I’ve learned a few lessons this year about remote teams, building culture, and how to get work accomplished during times of change. I thought it would be helpful to share tips on how to guide teams through times of transition, whether it’s about consciously choosing change or adapting to new circumstances. Even recruitment firms need to keep their teams happy! Here are some tips to help.

Get Talking — Communicate
As a leader, you may not feel like you need interaction, but your team may need it. Weekly Zoom meetings are not enough to keep people peppy and motivated. Stay in touch with your team individually, whether it’s a return to cell phone calls to get off the computer, a special Slack channel, a shared group, etc. Slack channels can be fun, too (shoutouts, announcement, company wins, fun photos). The personal has become the professional, since we are in our homes most of the time.

Progress Over Perfection
As long as you are moving in the right direction, adopt a mindset that values progress over perfection in order to maintain your sanity and keep business moving forward. Encourage teams to break big goals down into small steps and celebrate progress! After all, our teams are relying on us to continue to lead the way forward. We must adapt in order to allow more flexibility, patience, and resilience.

Importance of Rituals
Continue rituals such as one-on-ones, team lunches, post mortems, happy hours. They can be easily adapted to a remote work context. Here are some ideas you can incorporate or offer up to your teams.

Learning Circles & Increased Employee Engagement
Type: Real-time, fun and practical, on the regular
Time: 30-60 minutes
Tools required: Video conferencing, presentation materials as needed

It’s easy to get so caught up in executing your work that you forget to expand your learning, especially when you’re working from home, alone. Remote work can be isolating if you don’t make a point to connect with your team on a personal level.

How it works: Choose a topic related to your work that you want to learn more about. Find colleagues who share that interest. Each month, gather over Zoom to have someone in the group give a short presentation to share. Extend your learning circle to anyone in the company and it can be part of your culture – shared learning.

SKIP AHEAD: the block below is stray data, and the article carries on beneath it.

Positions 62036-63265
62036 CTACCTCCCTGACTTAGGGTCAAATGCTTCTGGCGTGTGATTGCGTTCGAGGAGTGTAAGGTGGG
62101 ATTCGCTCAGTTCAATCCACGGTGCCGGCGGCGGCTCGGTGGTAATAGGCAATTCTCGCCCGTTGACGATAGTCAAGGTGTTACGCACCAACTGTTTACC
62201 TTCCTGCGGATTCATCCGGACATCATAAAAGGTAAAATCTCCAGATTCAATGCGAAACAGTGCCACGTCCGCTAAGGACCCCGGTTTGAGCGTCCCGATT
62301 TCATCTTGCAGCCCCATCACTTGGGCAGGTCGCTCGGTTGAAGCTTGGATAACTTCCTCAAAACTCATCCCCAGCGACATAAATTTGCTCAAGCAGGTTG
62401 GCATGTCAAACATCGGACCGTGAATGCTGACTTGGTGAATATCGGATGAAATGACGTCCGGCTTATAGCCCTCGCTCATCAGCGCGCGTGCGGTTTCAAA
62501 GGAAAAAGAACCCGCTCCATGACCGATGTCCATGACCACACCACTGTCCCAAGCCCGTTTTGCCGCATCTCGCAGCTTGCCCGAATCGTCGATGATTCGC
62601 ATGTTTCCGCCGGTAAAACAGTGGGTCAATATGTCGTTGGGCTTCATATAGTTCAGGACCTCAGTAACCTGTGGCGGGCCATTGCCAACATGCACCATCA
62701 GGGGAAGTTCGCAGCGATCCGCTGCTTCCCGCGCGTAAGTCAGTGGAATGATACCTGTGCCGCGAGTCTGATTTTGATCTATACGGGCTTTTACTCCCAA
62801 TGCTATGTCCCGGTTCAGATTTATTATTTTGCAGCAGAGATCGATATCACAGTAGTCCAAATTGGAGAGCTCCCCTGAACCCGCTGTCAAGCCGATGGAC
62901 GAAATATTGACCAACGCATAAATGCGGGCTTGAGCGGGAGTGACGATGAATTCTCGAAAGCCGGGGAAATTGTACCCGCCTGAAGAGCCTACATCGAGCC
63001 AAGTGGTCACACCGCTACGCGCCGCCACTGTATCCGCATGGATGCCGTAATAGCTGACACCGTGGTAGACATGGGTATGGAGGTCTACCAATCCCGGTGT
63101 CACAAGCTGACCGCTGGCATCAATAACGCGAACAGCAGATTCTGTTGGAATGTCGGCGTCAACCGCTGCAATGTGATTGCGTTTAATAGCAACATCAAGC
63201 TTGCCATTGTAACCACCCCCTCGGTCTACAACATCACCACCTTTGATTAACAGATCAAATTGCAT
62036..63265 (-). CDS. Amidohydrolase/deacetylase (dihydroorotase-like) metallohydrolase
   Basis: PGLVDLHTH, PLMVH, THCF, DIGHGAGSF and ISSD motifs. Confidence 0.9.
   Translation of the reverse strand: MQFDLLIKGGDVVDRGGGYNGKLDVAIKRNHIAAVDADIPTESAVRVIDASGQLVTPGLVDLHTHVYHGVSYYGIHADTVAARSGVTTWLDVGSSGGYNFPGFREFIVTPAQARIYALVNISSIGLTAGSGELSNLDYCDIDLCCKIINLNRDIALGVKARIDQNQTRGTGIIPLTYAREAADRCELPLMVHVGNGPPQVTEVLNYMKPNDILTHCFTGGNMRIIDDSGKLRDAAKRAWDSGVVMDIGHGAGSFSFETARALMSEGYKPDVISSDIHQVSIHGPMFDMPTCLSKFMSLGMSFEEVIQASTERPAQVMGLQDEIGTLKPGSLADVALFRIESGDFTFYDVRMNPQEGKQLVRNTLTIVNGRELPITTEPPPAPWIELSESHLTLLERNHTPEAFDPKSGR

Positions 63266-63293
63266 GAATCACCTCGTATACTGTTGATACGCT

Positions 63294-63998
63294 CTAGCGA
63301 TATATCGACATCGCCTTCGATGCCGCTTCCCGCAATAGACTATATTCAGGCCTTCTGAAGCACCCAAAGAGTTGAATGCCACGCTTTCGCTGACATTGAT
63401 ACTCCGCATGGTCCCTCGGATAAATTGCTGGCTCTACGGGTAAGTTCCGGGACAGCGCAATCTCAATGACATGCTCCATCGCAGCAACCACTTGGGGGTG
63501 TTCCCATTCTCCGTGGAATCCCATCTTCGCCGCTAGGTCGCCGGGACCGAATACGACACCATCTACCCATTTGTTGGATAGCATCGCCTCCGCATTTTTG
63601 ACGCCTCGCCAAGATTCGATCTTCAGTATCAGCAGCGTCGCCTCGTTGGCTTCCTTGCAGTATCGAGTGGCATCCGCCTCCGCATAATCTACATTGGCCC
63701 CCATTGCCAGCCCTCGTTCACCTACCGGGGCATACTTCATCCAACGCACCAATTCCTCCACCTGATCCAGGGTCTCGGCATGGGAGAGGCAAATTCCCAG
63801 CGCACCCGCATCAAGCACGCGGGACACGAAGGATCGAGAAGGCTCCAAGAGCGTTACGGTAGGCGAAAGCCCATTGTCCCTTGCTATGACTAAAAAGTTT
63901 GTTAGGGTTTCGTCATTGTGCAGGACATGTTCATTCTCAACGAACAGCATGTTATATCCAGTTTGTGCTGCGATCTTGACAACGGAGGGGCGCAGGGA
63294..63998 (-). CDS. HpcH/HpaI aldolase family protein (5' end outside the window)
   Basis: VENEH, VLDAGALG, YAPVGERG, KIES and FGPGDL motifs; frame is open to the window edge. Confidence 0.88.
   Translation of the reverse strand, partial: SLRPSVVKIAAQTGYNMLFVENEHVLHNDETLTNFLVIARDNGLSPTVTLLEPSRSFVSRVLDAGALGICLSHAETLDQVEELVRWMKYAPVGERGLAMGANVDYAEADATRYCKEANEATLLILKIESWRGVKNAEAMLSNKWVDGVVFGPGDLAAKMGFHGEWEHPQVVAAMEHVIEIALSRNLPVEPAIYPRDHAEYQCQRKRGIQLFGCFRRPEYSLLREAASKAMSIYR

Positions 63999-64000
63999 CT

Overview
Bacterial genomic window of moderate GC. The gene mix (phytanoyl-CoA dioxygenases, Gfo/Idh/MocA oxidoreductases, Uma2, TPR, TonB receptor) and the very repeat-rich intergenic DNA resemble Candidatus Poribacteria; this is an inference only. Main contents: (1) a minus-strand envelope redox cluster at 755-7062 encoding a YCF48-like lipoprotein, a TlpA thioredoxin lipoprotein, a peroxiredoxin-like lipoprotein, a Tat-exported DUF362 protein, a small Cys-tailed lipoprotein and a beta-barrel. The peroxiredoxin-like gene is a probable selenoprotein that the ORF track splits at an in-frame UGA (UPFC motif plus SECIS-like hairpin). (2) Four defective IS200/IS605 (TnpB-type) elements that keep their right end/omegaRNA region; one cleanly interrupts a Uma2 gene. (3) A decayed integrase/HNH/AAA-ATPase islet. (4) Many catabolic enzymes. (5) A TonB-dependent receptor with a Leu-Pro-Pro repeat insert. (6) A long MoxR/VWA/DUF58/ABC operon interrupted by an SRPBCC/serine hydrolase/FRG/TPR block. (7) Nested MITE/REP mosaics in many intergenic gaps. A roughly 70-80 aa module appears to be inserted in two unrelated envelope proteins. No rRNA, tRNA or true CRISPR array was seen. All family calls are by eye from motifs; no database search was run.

Personal User Guide

You’ve heard of a User Guide when you buy a new product or download software, but what about the personal User Guide for…you? This is meant to help people work best with you and each other. For example: Do you like to frequently update Slack so people know where you are? Is that the first place people should look when they have a question for you? In lieu of sitting together or being in a shared space, a User Guide can help improve communication by shedding light on how people work best and inviting people to connect in ways that are more in alignment with the team members. It can also be a fun project for team members to create their User Guide – let them be creative, show off their messy desk, their dog, newest plant, etc. Once completed, share with the team and consider people presenting it to one another.

Evangelize the Vision
Because many of us are not gathering together, it’s important to continue to evangelize your company’s vision as a way to keep people connected to the company, its purpose, the work they do every day. This is a motivator, a reminder of the employees value and what you are building — together. It’s not about memorizing the Vision line from the company website. It’s about living the values as a leader and embodying the vision. Get the team excited.

Maintaining a company culture and keeping employees motivated is challenging during regular times. At times like these, where we are dispersed, it’s even more challenging. Dig deep, get creative, and above all, communicate.

Atlassian, Medium, Entrepreneur Magazine